Tuolomne Meadows – we’re dying to stay here, but it’s only open for a limited season in the summer. Check the forecast as opening and closing dates depend on the snow. During our most recent trip, the road up to the meadows was closed so it wasn’t even accessible but when we were there in September, it was spectacular!
WHAT TO DO IN YOSEMITE
We definitely covered the more popular areas on our last trip like Glacier Point and Tuolomne Meadows, but due to snow both of these were actually closed. Yup, it’s definitely snowing there well into May! But as I mentioned, the bright-side to all of this is that we were able to explore some less popular regions of the park. Here’s what we did:
Valley Loop Trail – Just driving into the valley is an adventure in itself. We drove in from our campsite late on Sunday so we only had a few hours to explore. We walked the loop along the valley floor to take in the views of Half Dome, El Capitan and all of the waterfalls rushing down around us.
Tuolomne Grove – the Mariposa Grove of Giant Sequoias is perhaps the most famous in the park, but because it was closed during our trip (theme of the trip?) we ended up going to Tuolomne Grove, which did not disappoint! I had never seen Sequoias before and was blown away but their size.
Yosemite Falls Trail – We LOVED finding this trail on our last day. We ended up doing the 2 mile up to Columbia Rock rather than the 7 mile trail to the top for time purposes but, whichever one you choose to do, you will love it. It’s a strenuous hike but gives you incredible views of the valley and of Half Dome and Glacier Point.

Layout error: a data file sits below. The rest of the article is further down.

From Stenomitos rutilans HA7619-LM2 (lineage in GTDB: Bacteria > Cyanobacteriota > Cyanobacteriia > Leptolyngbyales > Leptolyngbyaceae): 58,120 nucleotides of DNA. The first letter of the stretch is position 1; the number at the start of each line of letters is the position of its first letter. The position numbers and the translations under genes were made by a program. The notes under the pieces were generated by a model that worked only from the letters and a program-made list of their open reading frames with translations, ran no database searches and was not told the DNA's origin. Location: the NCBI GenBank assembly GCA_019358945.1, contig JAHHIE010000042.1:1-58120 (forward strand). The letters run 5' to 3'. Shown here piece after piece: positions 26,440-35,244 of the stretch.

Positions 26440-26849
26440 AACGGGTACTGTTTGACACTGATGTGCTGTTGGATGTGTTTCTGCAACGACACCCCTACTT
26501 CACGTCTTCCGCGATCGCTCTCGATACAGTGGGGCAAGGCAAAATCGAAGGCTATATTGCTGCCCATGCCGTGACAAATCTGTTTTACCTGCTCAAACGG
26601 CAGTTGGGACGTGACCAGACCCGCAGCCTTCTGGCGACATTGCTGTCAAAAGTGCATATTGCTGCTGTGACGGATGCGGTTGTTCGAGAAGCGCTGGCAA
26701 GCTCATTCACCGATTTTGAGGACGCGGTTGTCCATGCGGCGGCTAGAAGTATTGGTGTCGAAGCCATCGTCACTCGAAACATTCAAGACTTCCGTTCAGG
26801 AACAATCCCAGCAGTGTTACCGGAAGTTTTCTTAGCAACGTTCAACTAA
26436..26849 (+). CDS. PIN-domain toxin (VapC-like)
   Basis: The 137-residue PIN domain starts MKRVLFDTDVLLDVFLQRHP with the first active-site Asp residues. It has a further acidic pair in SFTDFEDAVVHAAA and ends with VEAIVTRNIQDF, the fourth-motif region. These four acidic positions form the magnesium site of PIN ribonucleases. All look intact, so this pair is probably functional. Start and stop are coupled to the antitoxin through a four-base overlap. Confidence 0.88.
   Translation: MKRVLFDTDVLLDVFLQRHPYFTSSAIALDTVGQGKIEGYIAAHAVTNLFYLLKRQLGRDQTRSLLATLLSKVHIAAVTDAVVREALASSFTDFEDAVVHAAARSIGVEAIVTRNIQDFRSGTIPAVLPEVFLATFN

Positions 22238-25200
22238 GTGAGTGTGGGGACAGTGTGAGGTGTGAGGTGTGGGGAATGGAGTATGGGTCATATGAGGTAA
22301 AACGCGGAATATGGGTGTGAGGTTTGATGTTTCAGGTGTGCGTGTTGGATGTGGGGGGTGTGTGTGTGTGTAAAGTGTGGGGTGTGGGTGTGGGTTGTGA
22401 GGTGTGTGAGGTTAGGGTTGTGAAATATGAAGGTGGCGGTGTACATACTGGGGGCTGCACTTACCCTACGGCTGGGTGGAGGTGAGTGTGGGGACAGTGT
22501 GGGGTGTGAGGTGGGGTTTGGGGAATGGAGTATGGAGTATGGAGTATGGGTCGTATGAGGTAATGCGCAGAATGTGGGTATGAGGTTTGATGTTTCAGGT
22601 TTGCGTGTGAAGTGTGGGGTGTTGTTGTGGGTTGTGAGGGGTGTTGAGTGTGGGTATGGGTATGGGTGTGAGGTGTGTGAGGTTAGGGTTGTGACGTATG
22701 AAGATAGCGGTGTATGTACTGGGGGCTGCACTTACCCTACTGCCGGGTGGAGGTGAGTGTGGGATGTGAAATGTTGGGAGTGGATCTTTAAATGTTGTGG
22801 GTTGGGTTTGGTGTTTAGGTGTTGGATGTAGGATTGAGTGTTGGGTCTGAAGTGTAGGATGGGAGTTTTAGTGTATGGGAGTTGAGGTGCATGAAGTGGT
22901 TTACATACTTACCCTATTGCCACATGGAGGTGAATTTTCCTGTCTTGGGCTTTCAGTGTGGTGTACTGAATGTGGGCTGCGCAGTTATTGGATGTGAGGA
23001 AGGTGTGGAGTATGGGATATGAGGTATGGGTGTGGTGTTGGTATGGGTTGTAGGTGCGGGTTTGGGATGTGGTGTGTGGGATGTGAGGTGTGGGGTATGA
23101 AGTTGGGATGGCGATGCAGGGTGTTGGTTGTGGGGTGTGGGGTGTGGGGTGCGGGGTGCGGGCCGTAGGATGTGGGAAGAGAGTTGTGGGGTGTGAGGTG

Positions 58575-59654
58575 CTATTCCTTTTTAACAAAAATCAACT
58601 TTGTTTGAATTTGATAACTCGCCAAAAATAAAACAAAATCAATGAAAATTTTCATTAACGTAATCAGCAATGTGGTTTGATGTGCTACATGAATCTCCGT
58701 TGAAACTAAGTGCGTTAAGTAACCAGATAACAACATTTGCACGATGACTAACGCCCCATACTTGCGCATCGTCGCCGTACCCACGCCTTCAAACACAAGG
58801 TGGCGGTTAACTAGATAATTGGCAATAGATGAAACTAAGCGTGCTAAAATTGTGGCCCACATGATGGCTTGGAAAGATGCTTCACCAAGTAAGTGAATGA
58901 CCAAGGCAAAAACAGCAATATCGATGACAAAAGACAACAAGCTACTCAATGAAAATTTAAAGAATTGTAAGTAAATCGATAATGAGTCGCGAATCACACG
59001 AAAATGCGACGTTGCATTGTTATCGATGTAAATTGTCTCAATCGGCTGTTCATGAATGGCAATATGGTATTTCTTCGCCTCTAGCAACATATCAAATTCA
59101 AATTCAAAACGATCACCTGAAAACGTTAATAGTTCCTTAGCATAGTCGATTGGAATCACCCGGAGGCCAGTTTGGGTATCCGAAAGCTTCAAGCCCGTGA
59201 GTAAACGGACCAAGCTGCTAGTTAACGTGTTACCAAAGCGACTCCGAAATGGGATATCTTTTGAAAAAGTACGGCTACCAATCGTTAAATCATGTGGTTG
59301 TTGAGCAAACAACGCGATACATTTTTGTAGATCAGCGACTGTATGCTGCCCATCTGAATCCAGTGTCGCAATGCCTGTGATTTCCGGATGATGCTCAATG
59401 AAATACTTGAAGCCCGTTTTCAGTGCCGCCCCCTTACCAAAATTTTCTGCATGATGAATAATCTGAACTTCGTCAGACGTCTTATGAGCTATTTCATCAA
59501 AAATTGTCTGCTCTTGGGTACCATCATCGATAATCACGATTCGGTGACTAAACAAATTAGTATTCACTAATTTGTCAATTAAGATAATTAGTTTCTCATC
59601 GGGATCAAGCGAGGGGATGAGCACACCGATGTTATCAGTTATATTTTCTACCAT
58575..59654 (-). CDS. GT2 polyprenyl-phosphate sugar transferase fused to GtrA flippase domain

If it seemed like we didn’t do a whole lot, you might be right. Because of the rain, we were held off a bit and honestly, we wanted to enjoy each other’s company as much as we could. So we spent quite a bit of time sitting around the campfire EATING. Which brings me to…
WHERE TO EAT IN YOSEMITE
Camping definitely requires some prep when it comes to food. And for as much as I love peanut butter sandwiches, I was determined to elevate our camping eats. Because we were car camping, we were able to bring in a lot more supplies so I put together a menu and did a full Trader Joe’s grocery shop beforehand. And if the pictures haven’t given it away, we ate A LOT of Lorissa’s Kitchen! It’s super portable, delicious and was the protein boost we needed after our days of activity. We actually had to ration ourselves so that we didn’t eat it all on the first day! The Korean BBQ is by far my favorite flavor btw.
If you’re planning a car camping trip soon, definitely use my Car Camping Packing List. I used it for this trip and was so grateful I had it!
No matter where you camp in the park, you will have to store your food in a bear locker. There are black bears in the park so it’s definitely something to be aware of, but as long as you store your food in the bear lockers provided you should be totally fine.
Lastly, if you find yourself camping in the rain, there are a couple of restaurants you can eat at in the park. Half Dome Village (where we stayed last time) has a pretty decent cafeteria and pizza and the Majestic Yosemite Hotel (formerly the Ahwahnee) offers fancy dining. Rush Creek Lodge is a hotel just outside the park and we actually ended up eating one dinner there because it was raining too hard to cook on the fire. The food was great and the environment was awesome if you’re looking for a place to get some civilization outside the park.
If you’re interested in seeing what was on the menu, stay tuned for my next What I Eat In A Day video coming on Sunday! I’ll be sharing all of our Yosemite eats and some more behind-the-scenes footage.
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If you haven’t been to Yosemite yet, you should definitely add it to your bucket list! It’s one of our favorite places in the world (if you couldn’t tell) and we can’t wait to explore more. We’re hoping to get back there in the fall and explore more of the meadows before they close. Stay tuned!